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Money, Envy and Fairways

Golf: Fans of the sport--or the style--find green is the primary color at Toshiba Senior Classic in Newport Beach.


Abe Ramos has driver envy. He also has iron envy, sand wedge envy and putter envy.

"If I could only swing like those guys," the 63-year-old said with a sigh, gazing at Gary Player, who was waiting to hit off the first tee at the Newport Beach Country Club.

"If I could, I'd be the loudest guy in the clubhouse. I'd never stop bragging."

For now, Ramos, who has lived in San Clemente for more than two decades, will have to be satisfied with fantasy. And the kick of watching pros such as Player do their thing.

Ramos' love of golf brought him and his wife, Sally, to the Toshiba Senior Classic this week. They watched the Celebrity Pro-Am on Monday and were looking forward to the pro tournament, this year's first Senior PGA Tour event on the West Coast, which begins Friday.

The semiretired Realtor peered out from under a fairway green cap--"Duffer" in red letters on the front--and mimicked Player's stroke as the popular senior tour regular limbered. Player, a top name in golf for several years, brought his driver back, then whooosh, a seamless follow-through.

Even without a club in hand, Ramos grunted a little. Sally Ramos was on that immediately.

"Hear that?" she asked. "You should hear him in the rough, just like a bear in the woods."

After a pause, Ramos conceded that he could lose a few pounds. "I'm portly. . . . I'd probably hit farther if I wasn't so portly."

Sally Ramos laughed and prodded her husband to make another confession. Who's the best golfer in the family?

"My youngest son really has a good game," Ramos said, but his wife's incredulous look makes him think again. "Oh, between us? Yeah, she's better. . . . I hate to say that."

Sally Ramos, a lean woman dressed in crisp whites and wearing a sun visor, giggled. "He's actually very good, [but] I'm not bad either. I don't take it as seriously as he does. That helps, not taking it so seriously."

He nodded: "She's very relaxed. Nothing bothers her too much."

"And he can get so angry," she added.

"I get really angry. It's a great sport, but it can drive you crazy."


By the driving range, not far from the first tee, stood Everly Hampton and his pal Bobby Smith, both from Huntington Beach. Hampton, 25, and Smith, 24, are among the new wave of young golfers--Gen X swingers who put golf high on their list of happy addictions.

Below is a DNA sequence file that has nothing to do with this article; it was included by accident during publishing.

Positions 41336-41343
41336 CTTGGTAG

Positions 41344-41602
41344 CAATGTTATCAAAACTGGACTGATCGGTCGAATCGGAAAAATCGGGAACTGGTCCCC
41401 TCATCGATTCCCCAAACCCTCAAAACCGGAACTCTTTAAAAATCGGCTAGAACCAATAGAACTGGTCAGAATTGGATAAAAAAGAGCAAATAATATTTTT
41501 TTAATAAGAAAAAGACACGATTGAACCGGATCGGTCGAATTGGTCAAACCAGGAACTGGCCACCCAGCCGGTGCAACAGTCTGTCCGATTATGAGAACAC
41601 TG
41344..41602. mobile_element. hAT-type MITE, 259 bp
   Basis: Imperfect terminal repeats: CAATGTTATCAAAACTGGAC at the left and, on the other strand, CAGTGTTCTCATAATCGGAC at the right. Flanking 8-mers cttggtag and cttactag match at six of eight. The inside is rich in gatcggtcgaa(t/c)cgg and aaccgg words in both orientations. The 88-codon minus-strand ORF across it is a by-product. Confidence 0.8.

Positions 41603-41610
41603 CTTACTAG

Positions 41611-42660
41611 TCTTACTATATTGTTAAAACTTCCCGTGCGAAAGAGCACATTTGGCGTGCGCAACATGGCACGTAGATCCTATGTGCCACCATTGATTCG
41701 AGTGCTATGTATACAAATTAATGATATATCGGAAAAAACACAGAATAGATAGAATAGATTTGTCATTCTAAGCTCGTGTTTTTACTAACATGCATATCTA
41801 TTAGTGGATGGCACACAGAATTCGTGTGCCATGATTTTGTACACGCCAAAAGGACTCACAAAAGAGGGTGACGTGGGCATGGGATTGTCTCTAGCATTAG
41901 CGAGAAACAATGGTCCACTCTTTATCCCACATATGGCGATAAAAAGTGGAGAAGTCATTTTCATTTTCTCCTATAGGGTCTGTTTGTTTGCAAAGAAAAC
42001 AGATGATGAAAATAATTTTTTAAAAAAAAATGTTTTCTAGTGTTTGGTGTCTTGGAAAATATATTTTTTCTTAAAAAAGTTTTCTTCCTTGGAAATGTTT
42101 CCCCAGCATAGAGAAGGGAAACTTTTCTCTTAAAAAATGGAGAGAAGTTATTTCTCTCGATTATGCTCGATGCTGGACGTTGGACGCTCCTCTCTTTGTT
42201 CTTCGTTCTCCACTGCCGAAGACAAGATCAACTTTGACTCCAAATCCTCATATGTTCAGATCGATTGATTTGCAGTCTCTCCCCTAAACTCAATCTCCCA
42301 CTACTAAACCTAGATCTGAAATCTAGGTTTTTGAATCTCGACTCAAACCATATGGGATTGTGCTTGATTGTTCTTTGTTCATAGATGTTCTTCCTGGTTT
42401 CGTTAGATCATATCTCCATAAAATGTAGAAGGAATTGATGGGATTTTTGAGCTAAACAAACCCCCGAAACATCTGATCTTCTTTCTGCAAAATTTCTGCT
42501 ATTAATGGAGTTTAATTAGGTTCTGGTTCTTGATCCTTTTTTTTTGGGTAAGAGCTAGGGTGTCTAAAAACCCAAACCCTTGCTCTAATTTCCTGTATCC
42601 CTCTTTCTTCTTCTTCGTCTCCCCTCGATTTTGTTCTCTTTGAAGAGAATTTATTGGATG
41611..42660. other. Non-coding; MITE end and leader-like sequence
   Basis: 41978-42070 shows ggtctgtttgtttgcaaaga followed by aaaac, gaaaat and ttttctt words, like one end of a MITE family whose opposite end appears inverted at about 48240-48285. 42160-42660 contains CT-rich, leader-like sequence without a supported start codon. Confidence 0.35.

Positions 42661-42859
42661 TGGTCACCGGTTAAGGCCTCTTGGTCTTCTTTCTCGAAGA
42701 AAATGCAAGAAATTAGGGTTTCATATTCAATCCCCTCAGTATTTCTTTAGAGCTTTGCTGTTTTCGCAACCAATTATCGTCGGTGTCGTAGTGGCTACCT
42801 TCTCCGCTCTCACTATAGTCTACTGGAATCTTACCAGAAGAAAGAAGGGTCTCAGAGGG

Both men surf and say an ideal day would be no work, waves in the morning and a round of golf starting by noon. The tony Newport Beach Country Club is a favorite destination. Good thing Smith's dad is a member.

"He'll pay sometimes," Smith said, grinning. "No way I could afford it on my own."

(And it's not cheap. Members pay $23,500 to join the club and $370 a month for the family's unlimited course use.)

Watching the tournament players practice with their fairway shots and drives, Hampton and Smith talked about why they go for the game. It's part enjoying a nice stroll on a lazy day, part linking up with a friend and part amusing retro.

"You see these photos of dudes playing it way back, and you know it hasn't changed that much," Hampton said. "It's cool to be a part of it, [and] it's kind of funny too."

"Yeah," Smith cut in, "it's like playing an old guy's game, although I think I respect it" because of all the tradition.

Any favorite pros on the senior tour?

"Not really," Smith said. "I don't even know who any of these dudes [on the range] actually are."

Hampton shook his head. "Me neither. They're good though, huh?"


April Richards isn't much interested in golf. Husband Ralph is, but she couldn't care less. April, who lives in Newport Beach within walking distance of the course, sipped a 2 p.m. bloody Mary in an open area near the clubhouse.

"Isn't it pretty?" she asked. "That's the draw for me: You get to see friends; it's a lovely day, [and] maybe you see some other interesting people."

It's been said that golf, during its many frustrating moments, is a good walk ruined, but Richards avoids that by doing just the walking, although high heels don't look like they'd help much on the fairway. She'll often join Ralph for a round, she said, but never touch a club.

"I prefer it that way," she said.

As for the classic, Richards said, she especially enjoyed Monday's Celebrity Pro-Am because of the local "names" that showed up. She glimpsed Peter Ueberroth and former Angels Bobby Grich and Fred Lynn, among others.

"Ueberroth looked very nice," Richards decided, "although his [multicolored, wildly patterned] golf shirt was a little much."

Would Richards come out for the real action over the weekend? When defending champion Jim Colbert and the likes of Player, Lee Trevino and Chi Chi Rodriguez will compete for $1 million in prize money?

"Oh sure, at least for the last day [Sunday]. I don't usually know what's going on [with the players], but I love it anyway. It's just lovely here, isn't it?"

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